There are many things I thought would get easier after I left college and went into the working world—like having a real social life and having a real income—with no need to only order the $5 bar specials (not that I'm above that at all). But while I’ve graduated beyond the house wine, there’s still something about the job market that’s never gotten any better for me—figuring out those damn job descriptions.
Working the system
The first few months out of college were a frenzy of multiple job applications and job interviews, resulting in one mediocre position. Many years later, I started life as a freelancer, which required me to become well-versed in applying for jobs. After some time in the field, I found repeat clients and even had people reaching out to me (the ultimate goal), but there was still a lot of legwork involved. Namely, applying for contract work through recruiters or on job boards like LinkedIn.
The thing about applying for a job—unless you know someone at the company you’re applying to—is that you’re wandering into the unknown, even after rounds of interviews. And, like online dating profiles, after you look through enough job descriptions, you start to notice patterns. These patterns include phrases, tone, or even what is (often intentionally) left out.
The thing about applying for a job—unless you know someone at the company you’re applying to—is that you’re wandering into the unknown, even after rounds of interviews.
It’s not about me; it’s about you
Interestingly, while we think that the job description and role title is for us (the applicant), that isn’t quite the case. Research from Pearl Meyer & Partners, a New York-based compensation consultancy, found that “80% of companies surveyed use job titles to accurately reflect the corporate hierarchy and more than 92% use them to define an employee's role. However, only 37% use them to attract prospective employees.”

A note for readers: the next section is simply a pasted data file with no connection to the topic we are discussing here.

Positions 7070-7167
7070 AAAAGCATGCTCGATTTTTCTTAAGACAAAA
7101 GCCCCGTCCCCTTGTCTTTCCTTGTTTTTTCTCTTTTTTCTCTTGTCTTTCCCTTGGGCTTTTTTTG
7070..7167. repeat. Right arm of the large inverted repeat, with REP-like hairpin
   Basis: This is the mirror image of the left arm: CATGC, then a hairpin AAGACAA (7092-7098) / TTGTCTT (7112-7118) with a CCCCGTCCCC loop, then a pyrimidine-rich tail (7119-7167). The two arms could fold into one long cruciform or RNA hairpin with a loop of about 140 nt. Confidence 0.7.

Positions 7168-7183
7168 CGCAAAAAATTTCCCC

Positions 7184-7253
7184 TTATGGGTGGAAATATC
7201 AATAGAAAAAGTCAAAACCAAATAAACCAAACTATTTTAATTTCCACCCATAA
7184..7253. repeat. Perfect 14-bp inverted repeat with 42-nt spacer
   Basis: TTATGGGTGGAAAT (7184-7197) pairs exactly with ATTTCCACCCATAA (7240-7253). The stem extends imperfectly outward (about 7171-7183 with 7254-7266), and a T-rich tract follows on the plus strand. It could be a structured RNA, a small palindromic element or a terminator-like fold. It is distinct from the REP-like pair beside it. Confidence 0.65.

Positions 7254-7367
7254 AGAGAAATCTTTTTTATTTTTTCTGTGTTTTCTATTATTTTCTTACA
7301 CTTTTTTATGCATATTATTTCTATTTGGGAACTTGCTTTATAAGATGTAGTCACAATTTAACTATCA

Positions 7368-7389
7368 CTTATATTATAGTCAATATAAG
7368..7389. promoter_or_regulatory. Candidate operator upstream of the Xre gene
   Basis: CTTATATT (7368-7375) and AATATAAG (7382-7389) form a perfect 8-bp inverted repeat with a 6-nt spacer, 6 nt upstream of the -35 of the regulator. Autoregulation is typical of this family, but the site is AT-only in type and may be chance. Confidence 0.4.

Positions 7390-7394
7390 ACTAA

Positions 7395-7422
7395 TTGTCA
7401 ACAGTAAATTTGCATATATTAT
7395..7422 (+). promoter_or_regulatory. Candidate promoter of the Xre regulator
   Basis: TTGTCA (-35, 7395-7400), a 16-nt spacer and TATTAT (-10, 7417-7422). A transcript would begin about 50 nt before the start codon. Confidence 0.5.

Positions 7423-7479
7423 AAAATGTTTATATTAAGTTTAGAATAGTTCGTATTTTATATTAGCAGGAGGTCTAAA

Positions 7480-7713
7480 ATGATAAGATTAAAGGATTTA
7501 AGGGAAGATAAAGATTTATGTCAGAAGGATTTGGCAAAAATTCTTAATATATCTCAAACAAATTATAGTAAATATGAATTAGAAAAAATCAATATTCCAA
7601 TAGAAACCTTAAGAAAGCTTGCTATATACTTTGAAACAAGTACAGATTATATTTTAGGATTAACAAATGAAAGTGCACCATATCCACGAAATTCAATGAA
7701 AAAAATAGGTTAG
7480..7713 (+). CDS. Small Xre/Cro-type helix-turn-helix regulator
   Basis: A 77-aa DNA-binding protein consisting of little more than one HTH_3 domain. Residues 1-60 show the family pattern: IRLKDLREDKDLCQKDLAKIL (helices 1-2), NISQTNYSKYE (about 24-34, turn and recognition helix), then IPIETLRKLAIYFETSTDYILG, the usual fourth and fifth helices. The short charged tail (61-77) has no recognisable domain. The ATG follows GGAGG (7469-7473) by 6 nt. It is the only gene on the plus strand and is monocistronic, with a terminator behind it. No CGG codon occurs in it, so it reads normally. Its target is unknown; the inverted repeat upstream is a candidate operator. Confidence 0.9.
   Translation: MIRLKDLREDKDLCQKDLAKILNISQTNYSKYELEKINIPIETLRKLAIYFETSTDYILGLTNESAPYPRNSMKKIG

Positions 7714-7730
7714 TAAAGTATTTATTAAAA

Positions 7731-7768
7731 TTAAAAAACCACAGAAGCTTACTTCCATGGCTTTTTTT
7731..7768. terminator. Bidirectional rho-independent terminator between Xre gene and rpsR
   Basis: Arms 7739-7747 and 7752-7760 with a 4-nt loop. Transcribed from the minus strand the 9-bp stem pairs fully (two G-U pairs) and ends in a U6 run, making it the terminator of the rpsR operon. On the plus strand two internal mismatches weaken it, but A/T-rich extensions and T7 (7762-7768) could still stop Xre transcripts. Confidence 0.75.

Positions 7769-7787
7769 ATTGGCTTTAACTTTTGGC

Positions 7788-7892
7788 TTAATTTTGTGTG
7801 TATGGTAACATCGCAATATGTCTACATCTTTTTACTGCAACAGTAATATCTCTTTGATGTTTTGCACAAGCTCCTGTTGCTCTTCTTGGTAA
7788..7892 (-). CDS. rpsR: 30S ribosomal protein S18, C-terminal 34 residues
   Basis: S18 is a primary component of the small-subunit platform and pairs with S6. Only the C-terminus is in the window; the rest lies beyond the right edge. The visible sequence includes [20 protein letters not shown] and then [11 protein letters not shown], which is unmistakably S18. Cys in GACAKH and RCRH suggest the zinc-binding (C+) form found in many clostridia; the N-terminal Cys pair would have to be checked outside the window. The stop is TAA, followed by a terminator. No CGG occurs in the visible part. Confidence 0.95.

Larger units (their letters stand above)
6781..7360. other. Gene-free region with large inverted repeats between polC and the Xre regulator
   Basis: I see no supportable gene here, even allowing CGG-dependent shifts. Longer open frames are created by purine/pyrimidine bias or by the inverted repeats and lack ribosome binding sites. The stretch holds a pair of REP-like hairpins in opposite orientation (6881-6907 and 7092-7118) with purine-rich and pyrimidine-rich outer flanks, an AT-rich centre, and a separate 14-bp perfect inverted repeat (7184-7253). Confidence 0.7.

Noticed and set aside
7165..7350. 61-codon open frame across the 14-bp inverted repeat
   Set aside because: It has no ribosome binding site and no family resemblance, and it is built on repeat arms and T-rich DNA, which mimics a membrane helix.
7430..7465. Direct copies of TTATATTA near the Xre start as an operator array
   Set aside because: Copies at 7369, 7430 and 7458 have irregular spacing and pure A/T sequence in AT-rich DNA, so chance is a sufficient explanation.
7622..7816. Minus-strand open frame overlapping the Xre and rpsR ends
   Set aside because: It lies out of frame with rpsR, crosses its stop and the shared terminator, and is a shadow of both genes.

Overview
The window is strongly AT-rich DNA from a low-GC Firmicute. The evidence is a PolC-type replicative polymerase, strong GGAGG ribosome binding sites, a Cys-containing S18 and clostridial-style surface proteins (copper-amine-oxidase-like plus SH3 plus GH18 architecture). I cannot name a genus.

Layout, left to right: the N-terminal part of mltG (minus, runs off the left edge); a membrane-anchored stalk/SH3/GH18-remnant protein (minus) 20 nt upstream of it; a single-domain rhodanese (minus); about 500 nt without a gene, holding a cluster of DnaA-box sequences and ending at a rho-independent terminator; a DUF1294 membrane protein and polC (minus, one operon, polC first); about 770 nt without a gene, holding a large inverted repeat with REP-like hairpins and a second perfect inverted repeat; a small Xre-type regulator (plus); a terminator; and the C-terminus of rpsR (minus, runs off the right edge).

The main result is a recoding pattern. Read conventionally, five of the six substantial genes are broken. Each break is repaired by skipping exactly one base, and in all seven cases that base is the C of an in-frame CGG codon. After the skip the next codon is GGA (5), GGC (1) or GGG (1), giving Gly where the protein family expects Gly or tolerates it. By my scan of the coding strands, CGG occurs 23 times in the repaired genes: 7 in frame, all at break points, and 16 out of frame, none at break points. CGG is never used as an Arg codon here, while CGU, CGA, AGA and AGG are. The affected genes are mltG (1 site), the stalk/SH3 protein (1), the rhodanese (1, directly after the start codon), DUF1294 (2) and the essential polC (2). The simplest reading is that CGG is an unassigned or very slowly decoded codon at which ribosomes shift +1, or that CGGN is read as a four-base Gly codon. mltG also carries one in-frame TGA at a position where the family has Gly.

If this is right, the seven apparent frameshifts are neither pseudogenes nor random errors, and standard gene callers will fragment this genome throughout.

What the heck?
I don’t think that I’m an overly self-involved person, but isn’t the job description and title supposed to be about me?
It is, and it isn't; I've found through my trial, error, and research, that there are some ways to analyze if a job is worth applying your time, or if the company doesn't have their… stuff… together. After all, who likes to waste time? Not this woman.
It’s not what you say, it’s how you say it
The what and the how… Okay, it's a little bit of both when it comes to job descriptions, but the how is of particular importance. Anyone who has looked at a job role recently is pretty familiar with the formatting: role, responsibilities, and desired/expected skills.
However, each company uses different descriptors to say the same thing, and those word choices can expose a lot if you pay attention. According to Bev White, managing director of HR consulting at Penna, the particular language a company uses to describe a job role is telling. “If the advert talks about an ‘aggressive pursuit of sales growth,’ that gives a clue on how you will be measured and the culture of the organisation. If the language [is] bland and non-descriptive, then it might suggest the organisation is just fishing for CVs by a contingency recruitment firm, rather than looking to fill a specific job behind the advert.”
Sometimes I find that these descriptors can be more insightful to the company culture than what the company writes on its “About Us” page. Many companies want to be fun, innovative, and results-oriented, but it's how they talk about what they want from an employee that helps you figure out if you feel the same way as them. Or in dating terms, if you two are compatible.
That's not in my job description...
One thing I see again and again is a little phrase tacked on at the end of the job duties section: “Take on additional projects and business responsibilities as opportunities arise.” Now, I’m not recommending that you run away from your computer if you see this, but, it does raise the question of whether an employer regularly requires its employees to take on too many add-on duties.
However, this can also be an insertion from the legal and HR teams to cover their bases in case the job scope develops over time. Many companies don't regularly update job roles (though they should!); instead, recycling the same copy over and over. This re-use of a role description presents legal complications, but by putting in the "additional projects" line, the company can somewhat cover its back.